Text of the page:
Keitel is among several screen portrayals of Lansky by Jewish actors, including Richard Dreyfuss in a David Mamet-written HBO movie, also called "Lansky," in 1999, and Dustin Hoffman in 2005's "The Lost City." Patrick Fischler played the gangster in the TV series "Mob City."
In "Bugsy," Warren Beatty's 1991 biopic of another Jewish gangster, Benjamin "Bugsy" Siegel, the non-Jewish actor Ben Kingsley played Lansky — Keitel played a different Jewish gangster, Mickey Cohen.
But probably the most famous movie portrayal of Lansky was a fictionalized version: Hyman Roth (played by Lee Strasberg), the partner-turned-antagonist of the Corleone family in 1974's "The Godfather Part II," was heavily based on Lansky.
Roth, like Lansky, was an older Jewish gangster who worked with the mafia to build casinos in Cuba, and, like Lansky, later sought asylum in Israel.
In the new film, Lansky likens his business operations with the mob to that of US Steel, which "Godfather" fans may recognize as a line said by Roth. But according to Rockaway, it was a comparison that the real-life Lansky was known to make himself.
Coincidentally, the Jewish Strasberg, who was better known as an acting teacher than as an actor, was a teacher and mentor to Keitel — and Keitel to this day is closely associated with New York's Lee Strasberg Theatre and Film Institute. Rockaway said he went out of his way not to watch other movies about Lansky, but he listed the films of Martin Scorsese, as well the Coen Brothers' "Miller's Crossing," as great influences.
As for Robert Rockaway, who lives in Israel and teaches at Tel Aviv University, he has yet to see the movie. The director says his father is waiting for Israel's theatrical release of the film that was sprung from his long-ago research and was brought to the screen by his son.
What's My Line? - Ed Sullivan; John Payne [panel] (Sep 14, 1958)
MYSTERY GUEST: Ed Sullivan [Host of long running CBS Sunday night variety show]
PANEL: Arlene Francis, John Payne, Dorothy Kilgallen, Bennett Cerf
The Miami tower disaster and those who find meaning in suffering by Shmuley Boteach
The belief that God punishes us because we're bad people, when in fact most of us are pretty decent even as we are imperfect, has to finally stop.
Miami Beach, Florida, where I grew up, was given a new lease on life
with the coronavirus. As New York went through the hell of infection
last March and as the governments of blue states like California and New
Jersey shut everything down, Gov. Ron DeSantis – whom our organization The World Values Network honored three years ago as a great champion of Israel – declared Florida to be a free and open state. Scores of people sold their homes in New York and relocated to Miami. The Sunshine State was a breath of fresh air throughout the pandemic as life seemed to be nearly normal. As people in New York froze at home in their lockdowns, people in Miami laughed and lived at outdoor restaurants.This was especially true of the Orthodox Jewish community. Observant Jews left their homes in New Jersey, Los Angeles and especially New York and moved to Surfside, Bal Harbor and Miami Beach. And the horrendous tax burden of the blue states made Florida all the more desirable.
Then last week in Surfside, hundreds of people came crashing down in the horrors of the Champlain Tower disasterthat is so horrible it beggars the imagination. As of this writing, more than 150 people remain unaccounted for.And
suddenly people saw that death was everywhere and inescapable. You did not need to be a Jew living in Sderot or Ashkelon with Hamas rockets falling on your head to face mortal danger. You could be in the beautiful sunshine of Miami Beach and terror could strike.We pray for all those who are still missing and yes, God does and will perform miracles.But as soon as I heard about the terrible events in my childhood home town, I knew it would lead to a general call on the part of rabbis and other leaders in the Jewish community to do some soul-searching. Such terrible events that have decimated the Jewish community over the last year from a global pandemic that hit the hassidic community especially hard, to the Mount Meron disaster, to a Jewish family killed in Italy on a cable car, to the terrorists' rockets fired at Israel, and then the Champlain Tower disaster – would no doubt lead to many telling us that God was sending us a message. We have to repent. We have to unite. We have to be less materialistic, more loving, more spiritual.All those things are true for their own sake. But I hate when we connect them with disaster. The people who are fighting for their lives at the bottom of the rubble of the Florida condominium deserve better than the rest of us pontificating as to why they were struck with disaster. They deserve our prayers. They deserve our hope. Their families deserve our love and our comfort. But what they don't deserve are our remonstrations about how we can be better people while they fight for air.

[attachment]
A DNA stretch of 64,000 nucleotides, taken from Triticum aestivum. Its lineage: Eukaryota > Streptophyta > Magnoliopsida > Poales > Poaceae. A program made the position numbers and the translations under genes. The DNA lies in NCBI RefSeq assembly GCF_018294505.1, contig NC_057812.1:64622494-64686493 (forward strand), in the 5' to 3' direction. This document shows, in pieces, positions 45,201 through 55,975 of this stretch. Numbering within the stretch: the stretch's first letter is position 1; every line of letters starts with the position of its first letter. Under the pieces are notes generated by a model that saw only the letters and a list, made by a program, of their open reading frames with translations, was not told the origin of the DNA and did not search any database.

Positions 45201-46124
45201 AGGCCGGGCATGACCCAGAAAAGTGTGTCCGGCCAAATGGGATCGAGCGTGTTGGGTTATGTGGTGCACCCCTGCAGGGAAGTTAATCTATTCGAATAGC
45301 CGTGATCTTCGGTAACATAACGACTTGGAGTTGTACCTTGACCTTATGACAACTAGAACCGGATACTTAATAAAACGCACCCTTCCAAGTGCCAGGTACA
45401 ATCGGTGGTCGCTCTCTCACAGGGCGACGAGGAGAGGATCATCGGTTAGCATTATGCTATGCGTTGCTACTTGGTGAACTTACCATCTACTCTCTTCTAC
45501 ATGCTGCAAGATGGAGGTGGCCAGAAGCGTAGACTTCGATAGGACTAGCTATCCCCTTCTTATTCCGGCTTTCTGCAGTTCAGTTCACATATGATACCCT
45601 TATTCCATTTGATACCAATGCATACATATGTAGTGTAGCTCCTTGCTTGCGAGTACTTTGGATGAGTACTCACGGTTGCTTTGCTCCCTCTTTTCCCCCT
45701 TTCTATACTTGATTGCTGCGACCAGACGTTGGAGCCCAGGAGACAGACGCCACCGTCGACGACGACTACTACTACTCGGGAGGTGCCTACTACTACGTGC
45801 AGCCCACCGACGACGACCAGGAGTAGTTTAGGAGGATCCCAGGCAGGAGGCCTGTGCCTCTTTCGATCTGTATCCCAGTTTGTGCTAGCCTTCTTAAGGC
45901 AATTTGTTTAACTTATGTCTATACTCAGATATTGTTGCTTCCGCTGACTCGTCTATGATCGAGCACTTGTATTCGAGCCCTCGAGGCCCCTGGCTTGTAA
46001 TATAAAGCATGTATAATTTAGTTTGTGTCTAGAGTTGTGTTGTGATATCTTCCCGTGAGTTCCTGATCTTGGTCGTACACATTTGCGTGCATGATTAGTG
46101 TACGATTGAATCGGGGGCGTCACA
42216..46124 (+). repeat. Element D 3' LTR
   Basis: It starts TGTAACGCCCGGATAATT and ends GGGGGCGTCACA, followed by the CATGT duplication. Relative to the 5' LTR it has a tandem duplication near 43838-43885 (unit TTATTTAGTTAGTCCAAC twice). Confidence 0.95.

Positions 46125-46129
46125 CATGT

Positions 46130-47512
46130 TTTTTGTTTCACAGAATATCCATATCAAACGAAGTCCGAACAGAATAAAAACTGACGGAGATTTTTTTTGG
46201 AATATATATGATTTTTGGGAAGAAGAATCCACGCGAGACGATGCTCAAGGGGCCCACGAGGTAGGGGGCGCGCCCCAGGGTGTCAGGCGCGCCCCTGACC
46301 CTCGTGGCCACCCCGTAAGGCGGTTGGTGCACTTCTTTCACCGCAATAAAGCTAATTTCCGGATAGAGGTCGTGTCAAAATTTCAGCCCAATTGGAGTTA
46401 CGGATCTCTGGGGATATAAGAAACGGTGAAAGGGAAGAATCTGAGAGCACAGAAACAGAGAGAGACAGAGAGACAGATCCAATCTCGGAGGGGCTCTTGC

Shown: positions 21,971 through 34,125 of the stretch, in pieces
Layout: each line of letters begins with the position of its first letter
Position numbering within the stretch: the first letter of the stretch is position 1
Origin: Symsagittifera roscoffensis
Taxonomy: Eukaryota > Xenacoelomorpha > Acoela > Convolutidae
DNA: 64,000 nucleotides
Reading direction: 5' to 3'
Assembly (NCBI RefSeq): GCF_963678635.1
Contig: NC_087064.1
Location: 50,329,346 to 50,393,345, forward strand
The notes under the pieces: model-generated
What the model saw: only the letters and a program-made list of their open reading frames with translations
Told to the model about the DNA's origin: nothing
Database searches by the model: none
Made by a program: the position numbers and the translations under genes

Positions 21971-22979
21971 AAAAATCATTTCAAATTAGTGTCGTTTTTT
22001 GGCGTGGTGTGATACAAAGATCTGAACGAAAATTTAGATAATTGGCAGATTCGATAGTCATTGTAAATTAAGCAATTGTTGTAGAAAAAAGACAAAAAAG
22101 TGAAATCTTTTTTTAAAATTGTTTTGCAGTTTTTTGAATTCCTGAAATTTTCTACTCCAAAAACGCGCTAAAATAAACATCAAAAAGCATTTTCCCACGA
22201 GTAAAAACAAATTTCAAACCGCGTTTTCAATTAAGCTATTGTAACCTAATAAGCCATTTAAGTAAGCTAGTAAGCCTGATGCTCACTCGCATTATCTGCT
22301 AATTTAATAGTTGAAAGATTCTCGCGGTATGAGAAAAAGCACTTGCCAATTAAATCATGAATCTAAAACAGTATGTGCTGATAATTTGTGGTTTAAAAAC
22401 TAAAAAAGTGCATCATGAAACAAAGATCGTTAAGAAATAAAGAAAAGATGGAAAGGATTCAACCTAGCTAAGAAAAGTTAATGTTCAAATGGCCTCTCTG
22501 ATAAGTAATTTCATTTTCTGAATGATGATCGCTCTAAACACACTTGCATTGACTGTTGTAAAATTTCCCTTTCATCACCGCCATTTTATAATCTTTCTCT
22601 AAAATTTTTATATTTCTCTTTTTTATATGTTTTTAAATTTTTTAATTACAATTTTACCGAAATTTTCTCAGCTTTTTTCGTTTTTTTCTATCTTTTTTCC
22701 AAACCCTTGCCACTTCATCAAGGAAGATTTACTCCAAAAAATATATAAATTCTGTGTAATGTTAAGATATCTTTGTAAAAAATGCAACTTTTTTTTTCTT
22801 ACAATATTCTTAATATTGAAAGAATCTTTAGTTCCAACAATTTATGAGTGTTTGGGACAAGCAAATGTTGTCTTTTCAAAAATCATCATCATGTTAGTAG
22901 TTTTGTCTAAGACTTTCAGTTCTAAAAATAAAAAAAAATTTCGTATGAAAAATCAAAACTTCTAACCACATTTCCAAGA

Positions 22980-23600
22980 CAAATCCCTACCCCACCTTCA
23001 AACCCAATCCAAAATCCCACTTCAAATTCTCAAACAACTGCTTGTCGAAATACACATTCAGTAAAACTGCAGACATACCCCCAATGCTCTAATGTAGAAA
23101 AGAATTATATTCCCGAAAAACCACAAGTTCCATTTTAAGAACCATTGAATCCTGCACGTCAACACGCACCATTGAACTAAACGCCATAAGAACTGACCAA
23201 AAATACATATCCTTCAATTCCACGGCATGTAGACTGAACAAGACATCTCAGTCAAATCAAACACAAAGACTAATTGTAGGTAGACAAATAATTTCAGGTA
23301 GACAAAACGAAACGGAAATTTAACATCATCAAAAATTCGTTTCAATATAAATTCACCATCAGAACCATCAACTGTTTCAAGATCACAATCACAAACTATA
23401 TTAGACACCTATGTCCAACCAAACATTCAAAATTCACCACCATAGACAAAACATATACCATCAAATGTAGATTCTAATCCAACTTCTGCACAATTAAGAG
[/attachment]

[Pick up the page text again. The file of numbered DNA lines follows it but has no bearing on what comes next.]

Once AND for all, we need to stop sullying religion by making it into a dogma that justifies human suffering. The belief that God punishes us because we're bad people, when in fact most of us are pretty decent even as we are imperfect, has to finally stop.I have written several books addressing the question of why a good God allows the innocent to suffer, most notably The Fed-Up Man of Faith, and Wrestling with the Divine.I am still amazed when people come up to me to argue about the content of the books, which express the Jewish idea that we must challenge God in the face of human suffering and never make peace with it and never accept that Jewish assimilation led to the Holocaust or other such twaddle.Why do so many religious people enjoy portraying God as executioner-in-chief, and are always finding reasons to justify human suffering?The Holocaust produced two camps of Jews. Many decided that the Jews had been punished for intermarriage and wanting to be secular. But others had a much more Jewish response: They rejected any theological justification or self-blame and set to work even harder toward the creation of a Jewish state where Jews would find refuge and build an army to prevent another genocide.The appropriate response to death is always life. And the Jewish response to suffering is to demand that God put an end to it.People search for a reason to explain why people suffer. They want to redeem tragedy by giving it meaning. Suffering ennobles the spirit, they say. It makes you more mature. It helps you focus on what's important in life.I would argue that suffering has no purpose, no redeeming qualities, and any attempts to infuse it with rich significance are deeply misguided.Of course, suffering can lead ultimately to a positive outcome. The rich man who had contempt for the poor and suddenly loses his money can become more empathetic when he himself struggles. The arrogant executive who treats her subordinates like dirt can soften when she is told that she, God forbid, has breast cancer.But does it have to come about this way? Is suffering the only way to learn goodness?Jewish values maintain that there is no good that comes from suffering that could not have come through more blessed means. Some people win the lottery and are so humbled that they dedicate a huge portion to charity. A rock star like Bono becomes rich and famous and consecrates his celebrity to the relief of poverty.Yes, the Holocaust led directly to the creation of the State of Israel. But there are plenty of nations that came into existence without being preceded by gas chambers and tens of thousands shot in the head in a Ukrainian ravine.HERE IS another way that Jewish values are so strongly distinguished from other value systems. Many religions believe that suffering is redemptive. In Christianity, the suffering servant, the crucified Christ, brings atonement for the sins of mankind through his own torment. The message: No suffering, no redemption. Someone has to die so that the sins of mankind are erased.Suffering is therefore extolled in the New Testament. St. Paul even made suffering an obligation, encouraging the fledgling Christians to "share in suffering like a good soldier of Christ Jesus."But Judaism, in prophesying a perfect messianic future where there is no death or pain, ultimately rejects the suffering-is-redemptive narrative. Suffering isn't a blessing. It's a curse.Save a better and safer building code and more condominium towers checked for possible corrosion, there is no good whatsoever that will come from the Champlain tower collapse. The only good is if, God willing, the missing people are found to be alive. Period.Jews are obligated to alleviate all human misery. Suffering leaves you bitter rather than blessed, scarred rather than humble. Few endure suffering without serious and lasting trauma. Suffering leads to a tortured spirit and a pessimistic outlook. It scars our psyches and creates a cynical consciousness devoid and bereft of hope.Suffering causes us to dig out the insincerity in the hearts of our fellows and to be envious of other people's happiness. If individuals do become better people as a result of their suffering, it is despite the fact that they suffered and not because of it. Ennoblement of character comes through triumph over suffering rather than its endurance.I used to love listening to the speeches of my mentor Elie Wiesel. What emerged from his haunting words is that the only thing garnered from suffering was loneliness, heartbreak and outrage. To be sure, the holocaust taught us the infinite value of every human life and the sublime quality of human companionship. But these lessons could easily be learned from life-affirming experiences like family summer vacations rather than relatives gathered outside a collapsed apartment tower with rivers of tears streaming down their cheeks.I believe that my parents' divorce drove me to a deeper understanding of life and a greater embrace of my Judaism. Yet I know people who have led completely privileged lives and have far deeper philosophies of life and are even more devoted to their religion than I am. And they have the advantage of not being bitter, cynical or pessimistic the way I sometimes can be because of the pain of my early childhood.Whatever good we as individuals, or the world in general, receive from suffering can be brought about in a painless, joyful manner. And it behooves people of faith especially to once and for all cease justifying the death of innocents and instead rush to comfort and aid the survivors. I pray for the missing in the Champlain Tower. May God grant them life.Rabbi Shmuley Boteach is the author of Holocaust Holiday: One Family'sDescent into Genocide Memory Hell. Follow him on Instagram and Twitter